There have been serious, but somewhat quiet experiments going on for years around using bundled care to improve patient outcomes and cut costs. Prepare for some noise as states like Arkansas start figuring out the formula for making it work. The spotlight on bundled care as a potential successor to the Fee-for-Service (FFS) model is getting brighter driven by the Affordable Care Act (ACA) and the search for new payment models that can support the high costs of offering health care benefits to an expanding (and aging) population.
Four years ago, the Centers for Medicaid and Medicare Services (CMS), working with the Center for Medicare and Medicaid Innovation outlined four bundled care models that would provide a single payment for an episode of care from first contact, through procedures, to follow-up care. The first three models involve a “retrospective” bundled payment arrangement, while Model 4 is premised on a “prospective” bundled payment arrangement. In retrospective arrangements, traditional Medicare fee-for-service payment is discounted through negotiation, followed by a reconciliation of the total payment for a particular episode of care against a predetermined target price. In a prospective arrangement, a single negotiated payment is paid as a lump sum in lieu of traditional FFS payment.
How Arkansas is figuring out how to make bundled care feasible
#1 Buy-in from key leaders
In 2011, then-governor Mike Beebe made bundled care one of his administration’s key priorities. Arkansas is the only example of a state-initiated wide scale adoption of bundled payment, but similar efforts may follow.
#2 Shared risk
Earlier “episode payment” programs have had a difficult time getting traction in the provider community due to challenges that inevitably arise in execution of the program. For example, the risk of being left alone as a payer is great if the bundled payment is not properly deployed. So most “episode payment” programs never reach the “tipping point” necessary for providers to change the in practice patterns. In order to be successful, the risk needs to be shared between providers and public and private payers. And that is exactly what Arkansas did.
In the Arkansas Health Care Payment Improvement Initiative (AHCPII), Arkansas Medicaid partnered with two insurers, Arkansas Blue Cross and Blue Shield and QualChoice. They agreed on common bundle definitions and quality measures, with AHCPII’s first payment performance period beginning in October 2012. Initially, AHCPII offered six bundles: attention deficit hyperactivity disorder (ADHD), congestive heart failure (CHF)(hospitalization only), joint replacement (total hip and knee), perinatal care; upper respiratory infection and developmental disorder.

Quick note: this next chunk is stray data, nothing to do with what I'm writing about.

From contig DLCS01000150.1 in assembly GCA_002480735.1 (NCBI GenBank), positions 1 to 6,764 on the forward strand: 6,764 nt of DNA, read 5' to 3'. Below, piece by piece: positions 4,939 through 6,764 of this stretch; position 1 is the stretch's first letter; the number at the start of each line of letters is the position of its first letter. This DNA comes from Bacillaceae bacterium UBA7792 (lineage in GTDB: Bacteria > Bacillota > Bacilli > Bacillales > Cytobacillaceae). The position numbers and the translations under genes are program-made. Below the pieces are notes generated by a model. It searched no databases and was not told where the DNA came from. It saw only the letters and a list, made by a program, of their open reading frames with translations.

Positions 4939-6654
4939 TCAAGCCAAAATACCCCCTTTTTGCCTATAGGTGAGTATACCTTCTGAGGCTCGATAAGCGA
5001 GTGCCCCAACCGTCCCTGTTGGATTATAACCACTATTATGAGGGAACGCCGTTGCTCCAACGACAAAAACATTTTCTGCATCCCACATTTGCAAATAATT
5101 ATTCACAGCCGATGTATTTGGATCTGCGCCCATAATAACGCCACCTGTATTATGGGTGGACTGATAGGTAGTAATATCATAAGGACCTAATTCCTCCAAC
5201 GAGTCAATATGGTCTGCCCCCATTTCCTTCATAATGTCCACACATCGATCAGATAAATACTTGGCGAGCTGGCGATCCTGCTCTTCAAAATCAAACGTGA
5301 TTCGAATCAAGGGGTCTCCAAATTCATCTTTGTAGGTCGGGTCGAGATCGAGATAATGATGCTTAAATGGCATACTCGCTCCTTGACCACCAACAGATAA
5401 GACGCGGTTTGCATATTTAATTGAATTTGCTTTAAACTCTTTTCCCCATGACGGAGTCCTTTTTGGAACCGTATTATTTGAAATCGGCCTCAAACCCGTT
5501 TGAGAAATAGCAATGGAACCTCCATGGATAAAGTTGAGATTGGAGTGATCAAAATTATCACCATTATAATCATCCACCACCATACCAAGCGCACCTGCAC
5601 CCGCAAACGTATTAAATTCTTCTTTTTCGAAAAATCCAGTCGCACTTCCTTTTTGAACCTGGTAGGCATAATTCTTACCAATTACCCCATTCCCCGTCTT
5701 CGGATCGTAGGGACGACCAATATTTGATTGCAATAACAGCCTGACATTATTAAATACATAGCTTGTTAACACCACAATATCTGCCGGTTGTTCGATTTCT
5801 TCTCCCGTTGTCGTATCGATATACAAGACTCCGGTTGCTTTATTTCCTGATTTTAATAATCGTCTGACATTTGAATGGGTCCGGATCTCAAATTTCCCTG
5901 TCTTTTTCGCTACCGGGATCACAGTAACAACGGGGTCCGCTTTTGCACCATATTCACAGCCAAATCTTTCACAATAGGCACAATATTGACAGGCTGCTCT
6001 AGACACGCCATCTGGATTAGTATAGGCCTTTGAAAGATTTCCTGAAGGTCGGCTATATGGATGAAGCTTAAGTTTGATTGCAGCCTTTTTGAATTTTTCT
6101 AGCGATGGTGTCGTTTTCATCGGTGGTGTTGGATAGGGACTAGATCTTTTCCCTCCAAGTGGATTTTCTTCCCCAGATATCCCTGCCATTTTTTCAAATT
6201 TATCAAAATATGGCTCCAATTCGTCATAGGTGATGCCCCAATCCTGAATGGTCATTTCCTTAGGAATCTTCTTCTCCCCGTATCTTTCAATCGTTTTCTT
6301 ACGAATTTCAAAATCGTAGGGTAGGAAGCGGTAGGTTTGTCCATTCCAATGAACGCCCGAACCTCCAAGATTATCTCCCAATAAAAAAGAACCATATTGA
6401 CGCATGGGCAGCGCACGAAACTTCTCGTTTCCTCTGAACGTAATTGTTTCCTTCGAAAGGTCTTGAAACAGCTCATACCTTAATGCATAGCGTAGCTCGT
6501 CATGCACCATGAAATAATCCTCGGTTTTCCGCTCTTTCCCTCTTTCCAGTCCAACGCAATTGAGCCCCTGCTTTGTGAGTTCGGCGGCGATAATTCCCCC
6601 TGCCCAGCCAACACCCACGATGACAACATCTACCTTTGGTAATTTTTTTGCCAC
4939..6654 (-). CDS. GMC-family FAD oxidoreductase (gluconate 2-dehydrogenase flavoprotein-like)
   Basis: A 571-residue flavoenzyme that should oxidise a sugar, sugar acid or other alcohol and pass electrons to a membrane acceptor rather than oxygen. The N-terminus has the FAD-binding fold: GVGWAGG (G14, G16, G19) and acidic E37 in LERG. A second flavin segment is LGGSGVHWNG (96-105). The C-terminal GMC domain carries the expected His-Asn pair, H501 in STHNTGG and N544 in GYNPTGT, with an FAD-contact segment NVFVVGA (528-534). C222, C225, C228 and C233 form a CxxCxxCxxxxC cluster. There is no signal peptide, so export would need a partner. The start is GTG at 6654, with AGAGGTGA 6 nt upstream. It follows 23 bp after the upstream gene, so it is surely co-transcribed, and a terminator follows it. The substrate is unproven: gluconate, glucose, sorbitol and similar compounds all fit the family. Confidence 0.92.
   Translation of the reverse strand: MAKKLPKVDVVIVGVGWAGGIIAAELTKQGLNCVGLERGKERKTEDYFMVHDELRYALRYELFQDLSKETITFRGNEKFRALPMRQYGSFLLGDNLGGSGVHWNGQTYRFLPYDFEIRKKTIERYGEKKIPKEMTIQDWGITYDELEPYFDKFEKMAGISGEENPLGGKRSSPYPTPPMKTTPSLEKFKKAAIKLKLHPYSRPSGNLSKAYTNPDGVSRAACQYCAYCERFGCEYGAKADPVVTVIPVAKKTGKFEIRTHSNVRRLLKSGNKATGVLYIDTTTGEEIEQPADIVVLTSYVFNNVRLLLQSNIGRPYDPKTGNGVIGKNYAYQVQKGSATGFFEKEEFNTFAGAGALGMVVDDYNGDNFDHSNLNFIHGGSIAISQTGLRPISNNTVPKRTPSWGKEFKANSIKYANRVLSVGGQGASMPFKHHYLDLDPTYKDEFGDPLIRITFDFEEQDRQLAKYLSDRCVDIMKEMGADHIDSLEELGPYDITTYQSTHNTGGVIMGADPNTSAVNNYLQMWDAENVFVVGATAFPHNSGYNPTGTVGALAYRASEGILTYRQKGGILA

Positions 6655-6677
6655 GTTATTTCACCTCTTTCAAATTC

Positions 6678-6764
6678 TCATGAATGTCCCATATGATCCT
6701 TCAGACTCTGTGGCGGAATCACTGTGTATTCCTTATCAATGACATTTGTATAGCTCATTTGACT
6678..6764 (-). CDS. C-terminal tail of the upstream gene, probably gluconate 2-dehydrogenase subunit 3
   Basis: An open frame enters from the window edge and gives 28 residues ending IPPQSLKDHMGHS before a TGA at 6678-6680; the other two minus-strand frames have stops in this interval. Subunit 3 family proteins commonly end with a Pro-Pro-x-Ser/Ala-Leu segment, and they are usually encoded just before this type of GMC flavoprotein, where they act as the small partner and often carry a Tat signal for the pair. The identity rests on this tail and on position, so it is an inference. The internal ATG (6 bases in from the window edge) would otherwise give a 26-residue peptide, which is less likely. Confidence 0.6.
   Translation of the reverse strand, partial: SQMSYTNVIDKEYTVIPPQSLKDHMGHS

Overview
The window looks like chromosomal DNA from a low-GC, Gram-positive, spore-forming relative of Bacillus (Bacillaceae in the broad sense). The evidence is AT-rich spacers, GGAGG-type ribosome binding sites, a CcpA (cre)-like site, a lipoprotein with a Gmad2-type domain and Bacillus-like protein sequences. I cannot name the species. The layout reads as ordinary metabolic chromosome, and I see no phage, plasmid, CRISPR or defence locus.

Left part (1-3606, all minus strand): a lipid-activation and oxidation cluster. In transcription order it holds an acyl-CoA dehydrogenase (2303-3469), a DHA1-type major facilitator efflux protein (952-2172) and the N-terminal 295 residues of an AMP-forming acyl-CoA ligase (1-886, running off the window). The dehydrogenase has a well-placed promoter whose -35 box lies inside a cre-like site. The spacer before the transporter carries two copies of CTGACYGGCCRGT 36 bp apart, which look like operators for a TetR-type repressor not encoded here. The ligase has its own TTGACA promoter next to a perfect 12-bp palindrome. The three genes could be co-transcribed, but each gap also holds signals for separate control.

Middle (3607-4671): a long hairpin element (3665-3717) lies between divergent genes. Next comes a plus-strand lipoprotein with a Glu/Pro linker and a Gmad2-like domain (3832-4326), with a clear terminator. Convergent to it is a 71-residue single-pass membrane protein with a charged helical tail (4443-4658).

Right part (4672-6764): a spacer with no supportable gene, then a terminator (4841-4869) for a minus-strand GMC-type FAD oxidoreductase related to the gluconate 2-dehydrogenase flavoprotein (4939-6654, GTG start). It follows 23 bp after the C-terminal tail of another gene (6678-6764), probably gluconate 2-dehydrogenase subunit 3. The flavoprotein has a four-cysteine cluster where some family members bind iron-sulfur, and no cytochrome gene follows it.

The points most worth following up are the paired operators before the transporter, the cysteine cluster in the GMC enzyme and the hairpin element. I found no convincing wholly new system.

#3 Manage bandwidth
Currently, not all insurance carriers are participating in all five bundles. For example, initially, Medicaid did not participate in the total hips/knees or CHF bundles and Arkansas Blue Cross Blue Shield did not participate in the ADHD bundle. Although AHCPII has been a community effort and all parties have participated to some degree in establishing all of the bundles, some insurance carriers have predominantly led some of the bundles (e.g., Arkansas Blue Cross Blue Shield lead the total hips/knees bundle and Medicaid lead the ADHD bundle). The rationale is that carriers only have so much bandwidth, so each one established the bundles which had the most dollars at risk for each carrier respectively.
#4 Don’t boil the ocean. Choose the right episodes of care to bundle.
Another reason that “episode payment” programs have incurred difficulties is that overly heterogeneous episode definitions were very burdensome. Too many services in some episodes of care do not allow for the focus necessary to affect change in culture or treatment pattern behavior. On the other hand, insufficient volume in the bundles does not allow the products to gain traction. Critical mass is a component that must be present in order to have successful innovation in payment strategies. The Arkansas initiative started with episodes of care that most lend themselves to bundling.
Bundles are an attempt to bend the cost curve so that there is shared risk and ownership of episodes of care. The bundled care concept recognizes that high costs do not always equal high quality and it incentivizes providers and payers to produce better patient outcomes. In fact, bundled care is the only Medicare program where gain sharing is allowed to incentivize provider practice patterns.
We want to hear what you think! What do you consider the key stumbling blocks to an outcomes/population management?